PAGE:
In the context of the rapidly evolving multi-country monkeypox outbreak, the planned task for this Rapid Response was to consider the use of Imvamune for post-exposure prophylaxis and to summarize the available evidence in support of Imvamune use in this specific current context. Unrelated to the current monkeypox outbreak, the National Advisory Committee on Immunization (NACI) was also asked to consider use of Imvamune in laboratory research settings where replicating orthopoxviruses are studied.

Details can be found in the updated NACI advisory committee statement: NACI Rapid Response—Interim guidance on the use of Imvamune in the context of monkeypox outbreaks in CanadaFootnote 5.

Methods

On May 26 and May 27, 2022, monkeypox data were discussed and reviewed by the NACI High Consequence Infectious Disease working group (HCID WG), along with input from the Public Health Ethics Consultative Group, Canadian Immunization Committee, NACI's Vaccine Safety Working Group and two lesbian, gay, bisexual, transgender, queer or questioning and two-spirit (LGBTQ2S+) stakeholder groups. The HCID WG reviewed data on the current status of the monkeypox outbreak, along with additional evidence included in published scientific literature and from manufacturers, regarding the safety, immunogenicity and protection offered by Imvamune. NACI approved these HCID WG recommendations on June 8, 2022.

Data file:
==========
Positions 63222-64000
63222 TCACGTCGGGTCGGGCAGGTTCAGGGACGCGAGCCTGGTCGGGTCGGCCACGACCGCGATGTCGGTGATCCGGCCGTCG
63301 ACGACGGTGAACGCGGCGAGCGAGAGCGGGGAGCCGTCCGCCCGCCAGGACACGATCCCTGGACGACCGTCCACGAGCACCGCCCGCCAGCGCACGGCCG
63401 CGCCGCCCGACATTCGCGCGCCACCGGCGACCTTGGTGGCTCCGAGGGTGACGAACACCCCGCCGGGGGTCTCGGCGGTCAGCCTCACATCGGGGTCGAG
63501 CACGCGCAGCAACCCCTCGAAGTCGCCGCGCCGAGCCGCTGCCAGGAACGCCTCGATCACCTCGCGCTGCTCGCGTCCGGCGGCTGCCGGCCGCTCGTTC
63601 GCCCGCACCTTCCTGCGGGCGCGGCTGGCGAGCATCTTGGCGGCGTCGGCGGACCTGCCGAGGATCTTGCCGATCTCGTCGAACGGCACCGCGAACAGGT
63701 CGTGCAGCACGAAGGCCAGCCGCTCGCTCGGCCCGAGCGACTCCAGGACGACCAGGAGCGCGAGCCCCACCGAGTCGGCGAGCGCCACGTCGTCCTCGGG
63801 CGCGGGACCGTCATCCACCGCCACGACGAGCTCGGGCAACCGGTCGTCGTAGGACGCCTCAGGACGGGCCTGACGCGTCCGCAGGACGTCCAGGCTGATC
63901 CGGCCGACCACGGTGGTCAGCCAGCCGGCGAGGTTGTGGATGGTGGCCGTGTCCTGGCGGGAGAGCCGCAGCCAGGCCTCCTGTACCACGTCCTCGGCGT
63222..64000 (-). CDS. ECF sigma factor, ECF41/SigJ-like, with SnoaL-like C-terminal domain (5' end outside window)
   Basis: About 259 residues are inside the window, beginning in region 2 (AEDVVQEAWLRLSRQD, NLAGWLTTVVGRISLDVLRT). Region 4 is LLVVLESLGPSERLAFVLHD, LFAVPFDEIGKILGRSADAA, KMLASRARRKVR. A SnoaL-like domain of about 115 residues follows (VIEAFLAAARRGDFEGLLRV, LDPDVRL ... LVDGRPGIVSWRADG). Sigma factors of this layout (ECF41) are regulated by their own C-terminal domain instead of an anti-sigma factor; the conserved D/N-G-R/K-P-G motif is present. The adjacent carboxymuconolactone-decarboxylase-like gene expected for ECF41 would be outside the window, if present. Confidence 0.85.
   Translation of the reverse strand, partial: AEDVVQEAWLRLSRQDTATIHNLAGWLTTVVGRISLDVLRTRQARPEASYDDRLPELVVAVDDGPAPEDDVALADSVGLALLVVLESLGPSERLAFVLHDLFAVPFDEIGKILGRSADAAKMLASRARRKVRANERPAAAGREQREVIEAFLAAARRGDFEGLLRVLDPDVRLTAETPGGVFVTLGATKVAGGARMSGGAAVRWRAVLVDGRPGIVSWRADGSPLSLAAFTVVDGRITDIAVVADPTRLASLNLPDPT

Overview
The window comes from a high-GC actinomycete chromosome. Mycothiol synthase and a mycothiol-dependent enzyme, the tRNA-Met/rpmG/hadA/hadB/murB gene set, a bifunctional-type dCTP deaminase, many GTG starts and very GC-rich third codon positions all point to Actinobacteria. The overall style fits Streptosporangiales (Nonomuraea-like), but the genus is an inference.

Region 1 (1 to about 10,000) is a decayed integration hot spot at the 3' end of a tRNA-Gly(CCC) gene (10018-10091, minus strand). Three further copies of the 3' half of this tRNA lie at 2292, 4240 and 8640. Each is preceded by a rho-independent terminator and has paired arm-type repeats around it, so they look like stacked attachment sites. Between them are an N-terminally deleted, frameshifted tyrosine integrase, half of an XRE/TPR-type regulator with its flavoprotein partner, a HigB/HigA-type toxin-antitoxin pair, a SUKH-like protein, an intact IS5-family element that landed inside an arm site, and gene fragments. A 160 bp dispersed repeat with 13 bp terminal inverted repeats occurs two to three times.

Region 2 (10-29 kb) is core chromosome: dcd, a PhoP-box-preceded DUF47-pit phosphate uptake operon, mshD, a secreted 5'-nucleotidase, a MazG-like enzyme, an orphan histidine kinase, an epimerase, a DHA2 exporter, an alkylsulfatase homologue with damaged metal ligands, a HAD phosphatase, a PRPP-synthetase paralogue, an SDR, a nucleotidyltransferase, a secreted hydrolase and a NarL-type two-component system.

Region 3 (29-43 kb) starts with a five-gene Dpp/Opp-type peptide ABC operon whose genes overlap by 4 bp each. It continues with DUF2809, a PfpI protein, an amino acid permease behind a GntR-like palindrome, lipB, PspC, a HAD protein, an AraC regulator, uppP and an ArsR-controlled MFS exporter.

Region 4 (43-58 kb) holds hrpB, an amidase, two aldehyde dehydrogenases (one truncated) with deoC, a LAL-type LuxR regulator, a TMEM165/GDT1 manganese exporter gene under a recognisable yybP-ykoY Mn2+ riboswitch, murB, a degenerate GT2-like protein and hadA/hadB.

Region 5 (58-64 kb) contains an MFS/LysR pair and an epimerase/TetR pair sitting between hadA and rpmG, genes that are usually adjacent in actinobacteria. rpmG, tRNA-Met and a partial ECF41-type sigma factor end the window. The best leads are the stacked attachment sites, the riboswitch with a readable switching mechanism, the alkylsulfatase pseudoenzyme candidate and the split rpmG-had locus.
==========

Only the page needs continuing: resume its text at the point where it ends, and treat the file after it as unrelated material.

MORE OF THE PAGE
Results

Table 1 summarizes the very limited evidence upon which the NACI recommendations were based as well as the unknowns for each recommendation area.

Table 1: Knowns and unknownsTable 1 Footnote a
Knowns Unknowns
Pre-exposure prophylaxis

From early-stage clinical trials, most of the reported AEFIs were mild to moderate and resolved within seven days following vaccination.

Some cardiac AEFIs were reported in Imvamune® recipients and none were considered serious.

Indirect clinical immunological evidence showed that Imvamune was able to generate immune responses by week two after a first dose, and comparable immune responses to previous generation smallpox vaccines after two doses by week six.

Indirect clinical evidence showed that two doses of Imvamune was able to generate protection from symptomatic vaccinia (Orthopoxvirus related to monkeypox).

Imvamune immune responses may decrease after two years.

Immune responses to booster doses of Imvamune were fast and to the level of primary series responses.

The efficacy or effectiveness of Imvamune PrEP against monkeypox infection or disease is unknown. There were no direct efficacy or effectiveness data for Imvamune against monkeypox. There was limited safety data for Imvamune PrEP.